The other day, I dropped in to see some architecture called “KAISHO,”
This architecture is located in the Kitamachi Area and stands very close to Todaiji-Temple, which is obviously a very historical area (although I cannot explain exactly how historical it is).
The structure is not so big, but it is said that it is bigger than the others of its kind. It is made of wood, has a Kawara (tile) roof, and was built over 80 years ago, in the 14th year of Showa (1939).
The inside has one main meeting room and several support rooms.
In the interior of the main room, there are Tatami, Tokonoma, Tokowaki, Shoin, and a Koushi-ceiling, all of which are elements of pure Japanese “WAFU-design.” The Shoji are also designed nobly, with small and delicate wood pieces.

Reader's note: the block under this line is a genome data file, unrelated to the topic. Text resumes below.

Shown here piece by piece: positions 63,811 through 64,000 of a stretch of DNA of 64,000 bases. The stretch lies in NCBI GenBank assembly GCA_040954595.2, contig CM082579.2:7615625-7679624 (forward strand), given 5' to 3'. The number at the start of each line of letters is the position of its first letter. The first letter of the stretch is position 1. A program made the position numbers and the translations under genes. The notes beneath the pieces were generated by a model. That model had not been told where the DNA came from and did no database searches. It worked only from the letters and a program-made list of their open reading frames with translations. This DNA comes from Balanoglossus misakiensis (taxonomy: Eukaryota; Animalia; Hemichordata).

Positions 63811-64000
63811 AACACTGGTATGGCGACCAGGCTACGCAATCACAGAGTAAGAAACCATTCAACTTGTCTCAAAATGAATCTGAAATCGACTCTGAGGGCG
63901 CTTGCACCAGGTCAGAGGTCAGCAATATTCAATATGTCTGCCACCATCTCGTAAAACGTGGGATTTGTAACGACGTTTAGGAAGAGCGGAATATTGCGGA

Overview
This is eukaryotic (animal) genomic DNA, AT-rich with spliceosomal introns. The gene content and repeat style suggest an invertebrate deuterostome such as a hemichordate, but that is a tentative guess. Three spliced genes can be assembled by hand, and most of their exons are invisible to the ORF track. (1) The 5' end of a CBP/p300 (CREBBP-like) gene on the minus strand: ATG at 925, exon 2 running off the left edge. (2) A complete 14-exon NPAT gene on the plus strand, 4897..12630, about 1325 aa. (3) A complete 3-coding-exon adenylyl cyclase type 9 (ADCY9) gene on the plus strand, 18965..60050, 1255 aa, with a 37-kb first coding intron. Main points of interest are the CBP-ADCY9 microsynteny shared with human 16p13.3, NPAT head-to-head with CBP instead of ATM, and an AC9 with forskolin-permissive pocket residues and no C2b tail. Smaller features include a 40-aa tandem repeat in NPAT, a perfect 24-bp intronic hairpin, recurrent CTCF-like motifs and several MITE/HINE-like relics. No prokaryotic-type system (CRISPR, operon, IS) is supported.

Well, until here, it is a normal, 100 year old work of architecture in Nara (very precious in a city area, though), with one surprise element hidden inside:
Kawara rooves have been supported for many years by western-technology in the center area of old capital Nara. Moreover, Showa 14 was two years before the Second World War. I cannot imagine how the society in that time was, but it is very interesting that the wood technology of Japan was hybridized with western technology so easily in such a traditional area.